• What am I being encouraged to offer to the world at this stage in my life?

When we engage in this kind of self-reflection it is imperative to be honest. However, in order to be honest we have to be willing to address subconscious fears around self-expression. In other words we have to look the shadow aspects of the psyche, squarely in the face.

In my own personal inquiry, I was forced to turn the questions around and ask:

  • Why am I afraid to honor who I am?
  • Who or what do I think will not be able to take it if I offer my creative and intuitive gifts to the world?

The answers were insightful. I quickly realized I had effectively created inner and outer obstacles in order to keep myself 'safe.' However, the problem with safety as we all sooner or later discover, is that it leads to dis-empowerment, anger, frustration and depression.

By contrast, when we listen, trust and act on our inner guidance, the outcome is always amazing.

For me, this inner journey led to new and unexpected ways of expressing my creative voice in articles, essays, books and online courses. Once in alignment with this creative flow, I stepped back and watched in awe as new opportunities magically opened up.

When we are in our truth, we also enable others to do the same. For example while I still offer art classes to teens, I have been gifted with the joy of witnessing incredibly deep and sensitive qualities in their work. At just sixteen and seventeen years of age, they have embraced the courage to delve into powerful and emotive themes.

By exploring the compelling beauty of shadow and light in respect to the psyche, they enter into their own inner world, leading to a profound discovery of who they are. Their drawings, paintings, wood burning and printmaking projects reveal shadowy figures, keys and doorways, lotus blossoms and power animals. Another consequence of this is a natural inclination to engage in inspiring discussions on life, death and purpose, allowing students to embrace, acknowledge and articulate hidden or previously half-embraced dreams, goals and visions.

Ultimately, this deeply personal inquiry is vital for each one of us. No matter how young or old we may be, no matter where we are in our life, how successful we have been or how many times we may have failed, we always have the opportunity to listen to and act on our inner guidance.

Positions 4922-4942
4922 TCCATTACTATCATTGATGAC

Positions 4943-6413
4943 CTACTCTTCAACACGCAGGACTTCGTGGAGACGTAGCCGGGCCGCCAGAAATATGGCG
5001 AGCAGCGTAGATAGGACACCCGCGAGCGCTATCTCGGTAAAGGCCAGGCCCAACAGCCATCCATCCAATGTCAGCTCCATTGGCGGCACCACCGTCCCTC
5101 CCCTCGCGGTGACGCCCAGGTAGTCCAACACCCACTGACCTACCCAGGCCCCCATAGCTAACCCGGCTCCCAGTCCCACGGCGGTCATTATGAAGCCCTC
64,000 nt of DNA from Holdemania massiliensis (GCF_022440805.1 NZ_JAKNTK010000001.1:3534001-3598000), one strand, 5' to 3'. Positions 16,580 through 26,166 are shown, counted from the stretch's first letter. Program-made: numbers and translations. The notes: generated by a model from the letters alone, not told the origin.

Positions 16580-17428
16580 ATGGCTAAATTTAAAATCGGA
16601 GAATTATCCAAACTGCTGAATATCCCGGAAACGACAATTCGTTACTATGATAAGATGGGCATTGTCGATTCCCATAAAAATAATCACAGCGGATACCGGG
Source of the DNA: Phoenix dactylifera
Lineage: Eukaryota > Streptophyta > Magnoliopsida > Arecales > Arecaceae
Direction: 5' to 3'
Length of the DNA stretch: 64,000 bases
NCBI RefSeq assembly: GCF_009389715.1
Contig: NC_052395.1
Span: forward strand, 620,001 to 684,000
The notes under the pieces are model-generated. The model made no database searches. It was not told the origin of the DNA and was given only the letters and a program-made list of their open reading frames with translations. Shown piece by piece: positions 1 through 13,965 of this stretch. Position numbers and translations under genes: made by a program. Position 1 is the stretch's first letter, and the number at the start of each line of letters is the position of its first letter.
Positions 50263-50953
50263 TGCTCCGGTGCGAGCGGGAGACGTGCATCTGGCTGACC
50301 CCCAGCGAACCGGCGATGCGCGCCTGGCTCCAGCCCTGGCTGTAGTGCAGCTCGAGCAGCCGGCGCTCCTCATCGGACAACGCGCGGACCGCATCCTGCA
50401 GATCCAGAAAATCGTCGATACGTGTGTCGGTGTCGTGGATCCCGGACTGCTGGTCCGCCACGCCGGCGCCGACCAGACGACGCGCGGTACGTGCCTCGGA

When we make a commitment to carving out quiet, contemplative space, even in the busiest of schedules, we are essentially en-lightening ourselves. Then we begin to clearly see what our dark challenges have to offer and in transforming them, we find a way out.

As a consequence, if we are challenged by disharmony in a relationship, discontent at work, having to up sticks and move or stay right where we are, we can deal with it. We are no longer stuck in a deep, dark hole.

Atma Vichara, self-inquiry is the key to integration and wholeness. When we embrace, honor and understand the many facets of who we are, we are illumined by the messages our own intuitive wisdom. Then rather than hiding away and being constrained by fear and darkness, we can be empowered to reflect the luminosity, inspiration and beauty of our unique and radiant light. •

© 2012 Julie Hoyle. All rights reserved.

Julie Hoyle Julie is a writer, spiritual teacher, natural intuitive and trans-personal hypnotherapist. Her profound spiritual awakening is detailed in her eBook, An Awakened Life — A Journey of Transformation. More »

Updated 1/17/14